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the roof of the cave at Longhorn Cavern State Park.

If the very mention of the word ‘spelunking’ gets your adventurous juices flowing then you’ll definitely want to visit Longhorn Cavern State Park.

Located just a 10 minute drive from Inks Lake State Park, which is its sister park, these caves are a must visit.

Named for the limestone cave which formed over thousands of years by the cutting action of an underground river that eventually receded, Longhorn Cavern is now a major attraction.

However, this masks its history as a former refuge for Native Americans, Confederate soldiers and outlaws, such as Sam Bass, whose adventures here are the stuff of folklore.

Today the Texas state park operates as a day-use public recreation facility, offering visitors the chance to enjoy a cavern walking tour or wild cave tour.

You can also enjoy a nature walk or birding too, as well as check out some fascinating structures made by the Civilian Conservation Corps.


The park is open 364 days a year. Should you want to visit Longhorn Cavern State Park, here is some more information about it.

Cavern Walking Tour at Longhorn Cavern State Park

The Cavern Walking Tour is the most popular of the two tours offered at the park.

Lasting for 90 minutes, this guided walking tour showcases some of the most striking geological formations of the cave.

Taking you 130 feet below its surface, along the remnants of an ancient riverbed, you will get to marvel at the hidden beauty of this stunning national natural landmark.

Some of the highlights you will see include Crystal City, the Queen’s Throne & Watchdog, Indian Council Room, Underground Ballroom and both the Hall of Marble and the Hall of Diamonds.

Overall the tour covers a round trip distance of 1.1 miles and involves navigating 52 stone steps that lead down and back up to the entrance cavern.

Along the tour, the two lowest point of the route is just 4 feet 4 inches high, so it will involve ducking for most people.

These tours generally involve a brief lights-out demonstration too.

Wild Cave Tour at Longhorn Cavern State Park

For those who would like a more primitive caving adventure, the Wild Cave Tour is a great option.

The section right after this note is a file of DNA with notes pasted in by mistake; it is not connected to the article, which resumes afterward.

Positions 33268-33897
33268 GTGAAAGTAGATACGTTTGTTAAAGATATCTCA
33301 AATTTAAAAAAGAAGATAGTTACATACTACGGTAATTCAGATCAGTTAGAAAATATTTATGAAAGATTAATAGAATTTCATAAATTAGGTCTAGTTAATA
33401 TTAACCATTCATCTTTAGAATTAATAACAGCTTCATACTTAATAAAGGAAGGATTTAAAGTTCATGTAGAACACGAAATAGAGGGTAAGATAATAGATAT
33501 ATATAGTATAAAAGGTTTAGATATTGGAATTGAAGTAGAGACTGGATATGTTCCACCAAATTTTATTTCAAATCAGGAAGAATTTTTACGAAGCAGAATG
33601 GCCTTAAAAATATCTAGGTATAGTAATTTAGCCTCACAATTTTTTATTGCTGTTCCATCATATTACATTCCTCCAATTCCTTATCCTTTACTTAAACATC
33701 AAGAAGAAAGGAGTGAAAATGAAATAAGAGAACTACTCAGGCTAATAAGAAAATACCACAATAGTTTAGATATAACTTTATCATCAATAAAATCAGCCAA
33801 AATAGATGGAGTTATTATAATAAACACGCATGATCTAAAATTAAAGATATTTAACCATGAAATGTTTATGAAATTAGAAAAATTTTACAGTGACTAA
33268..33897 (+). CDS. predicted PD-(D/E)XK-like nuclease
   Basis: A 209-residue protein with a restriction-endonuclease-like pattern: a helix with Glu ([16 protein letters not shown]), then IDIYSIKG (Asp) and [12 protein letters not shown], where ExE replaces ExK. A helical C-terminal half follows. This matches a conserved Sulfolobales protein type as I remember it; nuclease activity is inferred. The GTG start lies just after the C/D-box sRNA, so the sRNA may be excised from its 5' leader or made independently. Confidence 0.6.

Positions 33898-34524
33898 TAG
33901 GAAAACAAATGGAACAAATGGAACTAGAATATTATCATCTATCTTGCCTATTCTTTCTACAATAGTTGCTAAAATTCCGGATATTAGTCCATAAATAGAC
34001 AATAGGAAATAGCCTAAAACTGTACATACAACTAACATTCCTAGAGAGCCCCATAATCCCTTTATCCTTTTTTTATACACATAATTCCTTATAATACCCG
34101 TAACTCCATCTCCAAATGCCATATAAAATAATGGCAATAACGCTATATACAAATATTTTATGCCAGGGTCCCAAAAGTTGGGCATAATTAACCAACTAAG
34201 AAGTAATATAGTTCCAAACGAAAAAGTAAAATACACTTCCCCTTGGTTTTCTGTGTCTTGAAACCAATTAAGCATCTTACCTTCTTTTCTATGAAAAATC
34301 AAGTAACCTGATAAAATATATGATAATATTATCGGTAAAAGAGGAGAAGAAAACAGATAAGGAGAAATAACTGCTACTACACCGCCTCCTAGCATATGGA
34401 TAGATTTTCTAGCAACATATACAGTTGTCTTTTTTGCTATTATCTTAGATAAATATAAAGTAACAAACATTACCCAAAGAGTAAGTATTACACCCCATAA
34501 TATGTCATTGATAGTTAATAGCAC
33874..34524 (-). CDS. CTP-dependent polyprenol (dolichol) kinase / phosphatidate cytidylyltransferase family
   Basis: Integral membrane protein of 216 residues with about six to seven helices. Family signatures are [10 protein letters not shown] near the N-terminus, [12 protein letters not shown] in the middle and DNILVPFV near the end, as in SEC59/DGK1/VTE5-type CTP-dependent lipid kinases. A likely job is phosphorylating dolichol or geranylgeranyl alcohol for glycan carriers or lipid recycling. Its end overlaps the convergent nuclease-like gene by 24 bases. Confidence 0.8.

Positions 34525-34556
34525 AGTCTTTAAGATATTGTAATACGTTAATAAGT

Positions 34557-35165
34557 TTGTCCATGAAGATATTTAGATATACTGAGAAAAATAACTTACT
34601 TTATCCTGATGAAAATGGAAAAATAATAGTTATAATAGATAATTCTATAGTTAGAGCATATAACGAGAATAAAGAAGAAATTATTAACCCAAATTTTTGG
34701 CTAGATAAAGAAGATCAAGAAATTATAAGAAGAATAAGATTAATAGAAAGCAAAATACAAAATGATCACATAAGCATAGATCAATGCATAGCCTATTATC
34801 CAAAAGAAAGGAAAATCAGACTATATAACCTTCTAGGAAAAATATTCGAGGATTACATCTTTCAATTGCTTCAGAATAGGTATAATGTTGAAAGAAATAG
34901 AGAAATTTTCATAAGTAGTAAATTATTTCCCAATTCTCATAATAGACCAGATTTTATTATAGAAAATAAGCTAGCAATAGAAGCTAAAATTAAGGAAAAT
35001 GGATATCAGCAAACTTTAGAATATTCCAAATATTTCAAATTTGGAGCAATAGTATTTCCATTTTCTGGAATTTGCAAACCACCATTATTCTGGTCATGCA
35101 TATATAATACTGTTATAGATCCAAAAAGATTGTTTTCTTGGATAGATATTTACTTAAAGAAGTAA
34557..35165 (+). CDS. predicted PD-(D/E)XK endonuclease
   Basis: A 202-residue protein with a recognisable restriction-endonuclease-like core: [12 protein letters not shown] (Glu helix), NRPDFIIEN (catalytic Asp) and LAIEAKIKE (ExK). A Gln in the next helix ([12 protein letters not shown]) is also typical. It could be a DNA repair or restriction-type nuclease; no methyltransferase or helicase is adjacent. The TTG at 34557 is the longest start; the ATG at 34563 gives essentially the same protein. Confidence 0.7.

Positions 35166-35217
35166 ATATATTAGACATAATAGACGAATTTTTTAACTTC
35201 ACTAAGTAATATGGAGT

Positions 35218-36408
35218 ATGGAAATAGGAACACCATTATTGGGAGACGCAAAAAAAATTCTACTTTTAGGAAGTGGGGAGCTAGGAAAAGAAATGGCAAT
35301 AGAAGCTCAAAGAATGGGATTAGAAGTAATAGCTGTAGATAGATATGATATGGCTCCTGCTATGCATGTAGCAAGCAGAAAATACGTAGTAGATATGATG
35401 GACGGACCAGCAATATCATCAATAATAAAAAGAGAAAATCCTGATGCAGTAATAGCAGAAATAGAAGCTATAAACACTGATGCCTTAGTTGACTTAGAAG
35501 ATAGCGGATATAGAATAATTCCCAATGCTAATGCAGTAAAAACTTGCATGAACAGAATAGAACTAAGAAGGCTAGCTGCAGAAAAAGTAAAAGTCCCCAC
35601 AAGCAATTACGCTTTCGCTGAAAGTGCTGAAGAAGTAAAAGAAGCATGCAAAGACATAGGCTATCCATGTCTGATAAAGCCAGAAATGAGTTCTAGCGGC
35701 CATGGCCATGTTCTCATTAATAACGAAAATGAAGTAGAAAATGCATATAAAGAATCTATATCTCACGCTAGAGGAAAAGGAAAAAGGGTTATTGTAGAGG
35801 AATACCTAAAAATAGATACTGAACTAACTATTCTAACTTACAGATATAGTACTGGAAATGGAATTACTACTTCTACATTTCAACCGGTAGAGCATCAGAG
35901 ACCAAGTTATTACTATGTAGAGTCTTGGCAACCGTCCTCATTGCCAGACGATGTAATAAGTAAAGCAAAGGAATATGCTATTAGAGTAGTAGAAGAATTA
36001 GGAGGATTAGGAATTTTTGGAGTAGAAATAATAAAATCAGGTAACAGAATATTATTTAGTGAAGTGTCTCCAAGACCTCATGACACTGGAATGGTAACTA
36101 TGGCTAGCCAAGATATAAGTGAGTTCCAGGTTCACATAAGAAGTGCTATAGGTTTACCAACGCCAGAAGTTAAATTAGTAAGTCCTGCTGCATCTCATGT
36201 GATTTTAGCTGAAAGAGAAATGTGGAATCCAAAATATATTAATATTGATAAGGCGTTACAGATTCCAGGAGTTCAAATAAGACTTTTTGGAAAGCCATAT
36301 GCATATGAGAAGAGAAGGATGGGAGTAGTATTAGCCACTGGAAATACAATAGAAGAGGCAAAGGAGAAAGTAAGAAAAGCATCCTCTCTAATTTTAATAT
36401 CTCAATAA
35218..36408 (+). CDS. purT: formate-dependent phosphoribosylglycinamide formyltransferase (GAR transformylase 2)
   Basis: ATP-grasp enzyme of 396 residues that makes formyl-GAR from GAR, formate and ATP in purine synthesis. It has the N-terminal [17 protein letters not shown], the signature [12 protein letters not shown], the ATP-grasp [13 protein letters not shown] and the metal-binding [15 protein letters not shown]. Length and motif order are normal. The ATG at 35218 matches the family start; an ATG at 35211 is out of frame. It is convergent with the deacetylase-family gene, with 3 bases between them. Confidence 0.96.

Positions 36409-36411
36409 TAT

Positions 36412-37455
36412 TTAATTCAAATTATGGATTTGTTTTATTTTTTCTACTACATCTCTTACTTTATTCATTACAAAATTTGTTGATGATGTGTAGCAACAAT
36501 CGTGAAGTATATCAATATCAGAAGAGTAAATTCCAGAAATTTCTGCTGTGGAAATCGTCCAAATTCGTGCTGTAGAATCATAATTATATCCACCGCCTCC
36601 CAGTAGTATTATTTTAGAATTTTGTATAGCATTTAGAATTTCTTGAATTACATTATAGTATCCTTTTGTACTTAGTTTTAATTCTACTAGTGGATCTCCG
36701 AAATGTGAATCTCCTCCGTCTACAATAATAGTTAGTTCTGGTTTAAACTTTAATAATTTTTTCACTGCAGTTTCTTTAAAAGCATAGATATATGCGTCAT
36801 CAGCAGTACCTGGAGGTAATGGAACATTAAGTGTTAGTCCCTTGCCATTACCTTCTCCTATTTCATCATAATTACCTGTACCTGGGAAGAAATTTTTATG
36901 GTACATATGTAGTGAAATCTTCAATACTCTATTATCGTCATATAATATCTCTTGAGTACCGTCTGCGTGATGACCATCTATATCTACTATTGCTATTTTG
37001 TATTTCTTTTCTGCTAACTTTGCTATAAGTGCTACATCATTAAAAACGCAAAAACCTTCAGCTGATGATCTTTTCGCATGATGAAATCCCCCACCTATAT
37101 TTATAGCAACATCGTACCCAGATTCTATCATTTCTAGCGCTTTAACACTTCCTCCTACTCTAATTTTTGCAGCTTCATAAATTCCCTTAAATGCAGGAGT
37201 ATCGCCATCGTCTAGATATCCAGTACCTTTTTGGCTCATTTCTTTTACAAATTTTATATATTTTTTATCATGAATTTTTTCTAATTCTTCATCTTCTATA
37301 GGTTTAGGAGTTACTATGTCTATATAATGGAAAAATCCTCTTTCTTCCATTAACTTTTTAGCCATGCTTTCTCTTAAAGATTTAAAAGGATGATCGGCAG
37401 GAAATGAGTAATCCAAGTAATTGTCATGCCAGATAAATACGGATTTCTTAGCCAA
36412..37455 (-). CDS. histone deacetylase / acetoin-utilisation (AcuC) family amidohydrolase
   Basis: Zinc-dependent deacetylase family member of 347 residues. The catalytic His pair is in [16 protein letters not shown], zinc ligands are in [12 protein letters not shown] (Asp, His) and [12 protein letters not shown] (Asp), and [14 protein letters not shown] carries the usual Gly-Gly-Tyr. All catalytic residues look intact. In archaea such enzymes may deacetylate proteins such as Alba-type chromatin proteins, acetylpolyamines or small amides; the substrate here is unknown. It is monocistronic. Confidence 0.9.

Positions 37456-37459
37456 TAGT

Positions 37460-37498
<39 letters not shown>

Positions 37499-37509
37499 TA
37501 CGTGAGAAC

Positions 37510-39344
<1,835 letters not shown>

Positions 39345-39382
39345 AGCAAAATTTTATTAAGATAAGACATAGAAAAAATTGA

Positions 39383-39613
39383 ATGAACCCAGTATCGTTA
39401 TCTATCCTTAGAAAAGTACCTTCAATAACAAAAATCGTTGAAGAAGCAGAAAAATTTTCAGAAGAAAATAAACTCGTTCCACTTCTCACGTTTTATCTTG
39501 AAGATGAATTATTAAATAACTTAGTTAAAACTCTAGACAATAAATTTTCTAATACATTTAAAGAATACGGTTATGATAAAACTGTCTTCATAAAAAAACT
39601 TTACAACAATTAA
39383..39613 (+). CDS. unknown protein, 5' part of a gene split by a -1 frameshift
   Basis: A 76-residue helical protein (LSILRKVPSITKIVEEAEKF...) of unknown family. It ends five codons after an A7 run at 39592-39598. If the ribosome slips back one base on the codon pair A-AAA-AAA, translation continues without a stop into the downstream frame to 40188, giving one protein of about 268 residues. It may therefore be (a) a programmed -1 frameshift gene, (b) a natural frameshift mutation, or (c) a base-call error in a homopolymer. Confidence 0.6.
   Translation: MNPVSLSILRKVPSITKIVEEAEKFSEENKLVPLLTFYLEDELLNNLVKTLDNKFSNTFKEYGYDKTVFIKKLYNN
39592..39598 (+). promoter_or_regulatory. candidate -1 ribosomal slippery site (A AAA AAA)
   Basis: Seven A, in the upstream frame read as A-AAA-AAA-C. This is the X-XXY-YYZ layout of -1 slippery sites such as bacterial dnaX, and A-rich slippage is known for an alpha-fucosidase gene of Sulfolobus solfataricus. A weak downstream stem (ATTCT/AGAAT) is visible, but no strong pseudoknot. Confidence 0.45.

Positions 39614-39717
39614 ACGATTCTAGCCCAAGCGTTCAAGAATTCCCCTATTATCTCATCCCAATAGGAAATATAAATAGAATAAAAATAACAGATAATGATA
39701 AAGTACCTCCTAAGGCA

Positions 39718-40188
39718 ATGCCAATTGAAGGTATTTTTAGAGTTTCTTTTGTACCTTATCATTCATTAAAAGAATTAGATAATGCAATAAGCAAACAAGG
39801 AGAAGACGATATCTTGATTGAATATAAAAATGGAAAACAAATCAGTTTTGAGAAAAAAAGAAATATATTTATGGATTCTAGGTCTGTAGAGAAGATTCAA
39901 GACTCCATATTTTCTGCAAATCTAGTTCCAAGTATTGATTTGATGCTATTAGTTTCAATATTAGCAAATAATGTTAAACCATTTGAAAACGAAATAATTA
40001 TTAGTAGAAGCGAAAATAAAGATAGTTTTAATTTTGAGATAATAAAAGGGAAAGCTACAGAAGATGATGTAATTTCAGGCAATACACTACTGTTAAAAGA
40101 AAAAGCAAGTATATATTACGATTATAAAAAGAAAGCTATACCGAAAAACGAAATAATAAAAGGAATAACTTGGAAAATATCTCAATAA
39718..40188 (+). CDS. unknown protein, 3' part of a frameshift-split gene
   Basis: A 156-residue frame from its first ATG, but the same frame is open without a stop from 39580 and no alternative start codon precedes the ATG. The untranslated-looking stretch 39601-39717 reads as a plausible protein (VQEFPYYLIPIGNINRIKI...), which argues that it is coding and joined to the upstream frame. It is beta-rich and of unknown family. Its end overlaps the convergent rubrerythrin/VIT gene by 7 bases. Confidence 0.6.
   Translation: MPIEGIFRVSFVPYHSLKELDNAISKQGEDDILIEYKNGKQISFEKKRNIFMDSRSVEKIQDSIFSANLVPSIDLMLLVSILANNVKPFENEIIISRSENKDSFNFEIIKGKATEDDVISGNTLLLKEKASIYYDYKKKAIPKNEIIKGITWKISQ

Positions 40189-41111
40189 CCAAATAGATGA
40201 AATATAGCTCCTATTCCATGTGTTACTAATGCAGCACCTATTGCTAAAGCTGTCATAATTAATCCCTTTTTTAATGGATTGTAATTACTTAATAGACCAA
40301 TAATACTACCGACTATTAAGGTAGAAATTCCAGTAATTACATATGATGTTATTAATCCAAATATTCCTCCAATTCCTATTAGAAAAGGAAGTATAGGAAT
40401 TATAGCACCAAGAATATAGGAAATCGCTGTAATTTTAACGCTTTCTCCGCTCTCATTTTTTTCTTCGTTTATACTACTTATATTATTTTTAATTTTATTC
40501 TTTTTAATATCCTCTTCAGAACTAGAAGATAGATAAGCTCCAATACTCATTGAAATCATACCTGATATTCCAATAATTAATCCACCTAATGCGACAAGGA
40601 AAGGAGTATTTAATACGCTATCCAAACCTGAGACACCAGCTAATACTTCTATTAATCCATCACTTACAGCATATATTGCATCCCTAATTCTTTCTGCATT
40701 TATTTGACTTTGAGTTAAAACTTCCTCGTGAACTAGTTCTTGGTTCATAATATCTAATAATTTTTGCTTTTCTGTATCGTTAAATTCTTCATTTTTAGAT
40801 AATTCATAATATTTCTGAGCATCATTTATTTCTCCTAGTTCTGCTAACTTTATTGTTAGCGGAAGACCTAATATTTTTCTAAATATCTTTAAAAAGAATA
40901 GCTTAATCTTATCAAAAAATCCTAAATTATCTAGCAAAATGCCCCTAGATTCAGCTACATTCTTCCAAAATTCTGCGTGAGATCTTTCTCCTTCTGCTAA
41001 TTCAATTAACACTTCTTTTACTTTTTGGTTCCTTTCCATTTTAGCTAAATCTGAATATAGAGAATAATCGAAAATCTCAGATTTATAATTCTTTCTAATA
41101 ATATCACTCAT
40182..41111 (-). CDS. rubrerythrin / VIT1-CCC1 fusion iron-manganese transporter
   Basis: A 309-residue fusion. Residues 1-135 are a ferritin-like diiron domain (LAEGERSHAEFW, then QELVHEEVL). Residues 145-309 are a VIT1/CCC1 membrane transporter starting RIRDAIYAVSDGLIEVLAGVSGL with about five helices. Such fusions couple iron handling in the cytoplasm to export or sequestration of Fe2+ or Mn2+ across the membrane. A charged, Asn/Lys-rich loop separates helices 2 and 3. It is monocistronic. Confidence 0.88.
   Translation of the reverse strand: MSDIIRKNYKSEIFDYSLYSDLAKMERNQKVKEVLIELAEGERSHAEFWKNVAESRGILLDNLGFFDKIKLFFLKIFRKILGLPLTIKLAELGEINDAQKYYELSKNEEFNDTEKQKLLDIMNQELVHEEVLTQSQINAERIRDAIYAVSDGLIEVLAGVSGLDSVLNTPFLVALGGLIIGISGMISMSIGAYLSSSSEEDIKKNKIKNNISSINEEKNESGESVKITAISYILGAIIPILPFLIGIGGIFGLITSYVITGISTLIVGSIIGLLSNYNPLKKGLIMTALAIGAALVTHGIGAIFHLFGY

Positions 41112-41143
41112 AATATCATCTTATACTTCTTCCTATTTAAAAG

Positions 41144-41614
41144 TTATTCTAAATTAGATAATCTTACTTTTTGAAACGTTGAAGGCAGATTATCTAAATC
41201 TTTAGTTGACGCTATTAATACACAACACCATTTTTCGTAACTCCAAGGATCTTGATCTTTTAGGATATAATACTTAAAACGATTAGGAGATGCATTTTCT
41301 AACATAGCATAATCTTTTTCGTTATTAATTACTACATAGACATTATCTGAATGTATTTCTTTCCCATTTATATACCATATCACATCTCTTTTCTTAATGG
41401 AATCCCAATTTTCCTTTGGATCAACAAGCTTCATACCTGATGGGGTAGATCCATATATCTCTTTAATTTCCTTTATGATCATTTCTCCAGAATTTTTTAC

On this tour you will get to see what the cavern was like before pathways and modern lights were introduced to it.

It involves wriggling and crawling your way through the cavern’s largely undeveloped lower level. Full safety gear is provided for you during this tour and you will get dirty and wet – but then that is half the fun right!

This tour lasts up to 3 hours and includes such highlights as Lovers’ Lane, Fat Man’s Misery, The Dark Room, Saddlehorn and The Chute.

Everyone who participates in this tour will receive a FREE ‘Wild Cave Tour Finisher’ t-shirt.

Nature Walk at Longhorn Cavern State Park

As well as the cave tours, the park offers a lovely nature walk, which provides a nice sunlight refresh after being underground.

Extending for a 1.6-km loop, this trail is an easy route which takes most people 20 minutes to complete on average.

Open all year round, the trail is well maintained, heavily shaded and marked with plenty of signage.

It showcases some cool rock formations, as well as lovely views. You should also see butterflies, birds and bees, although be sure to look out for snakes.

On this trail you will also be able to climb the observation tower, for even more spectacular vistas that head out for miles towards both Inks Lake and open farmland.

Birding at Longhorn Cavern State Park

Be sure to bring your binoculars with you when you come to Longhorn Cavern State Park, as you will have the opportunity to spot several different species of birds.

Some of these breeds reside permanently either here, or at nearby Inks Lake State Park, while others can be spotted during their relevant migratory periods.

Depending on what time of the year you go, you should be able to see the likes of the endangered golden-cheeked warbler and the black-capped vireo.

Other species you might spot include Cooper’s Hawk, Common Poorwill, Bewick’s Wren White-throated Sparrow, Orchard Oriole and Blue Grosbeak Savannah Sparrow.

Gift Shop at Longhorn Cavern State Park

Longhorn Cavern State Park has a very interesting gift shop that is well worth checking out for its eclectic range of souvenirs and snacks.

Pets at Longhorn Cavern State Park

Dogs are allowed at the park on the nature and hiking trails, so long as they are leased.

However, the only dogs that can enter the cavern itself, or the associated park buildings, are ADA defined trained service animals.

If you bring your pets to the park they must be attended to at all times. Please do not leave pets alone in vehicles.

Camping at Longhorn Cavern State Park

There is nothing in the way of camping options at Longhorn Cavern State Park. However you will find plenty of accommodation available at Inks Lake State Park, which is only a 10 minute drive away.

At the Inks Lake campground you will find 125 sites for RV’s which come with hookups for either 30-amp or 50-amp hookups and water.

Every one of these sites also comes with a fire ring or grill and a picnic table, and is close to comfort stations that include flush toilets and hot showers.

As well as these sites, the park also has 49 plots that offer water hookups, along with the same amenities.

Alternatively, you can choose to stay at any of its four walk-in tent sites that come with electricity and water, as well as its nine primitive campsites. Which will require you to hike just over a mile and a half to get there.

Park Location

Longhorn Cavern State Park
6211 Park Road 4 S
Burnet, TX 78611
Phone: 512.715.9000




Here is a short YouTube video showcasing several attractions at Longhorn Cavern State Park: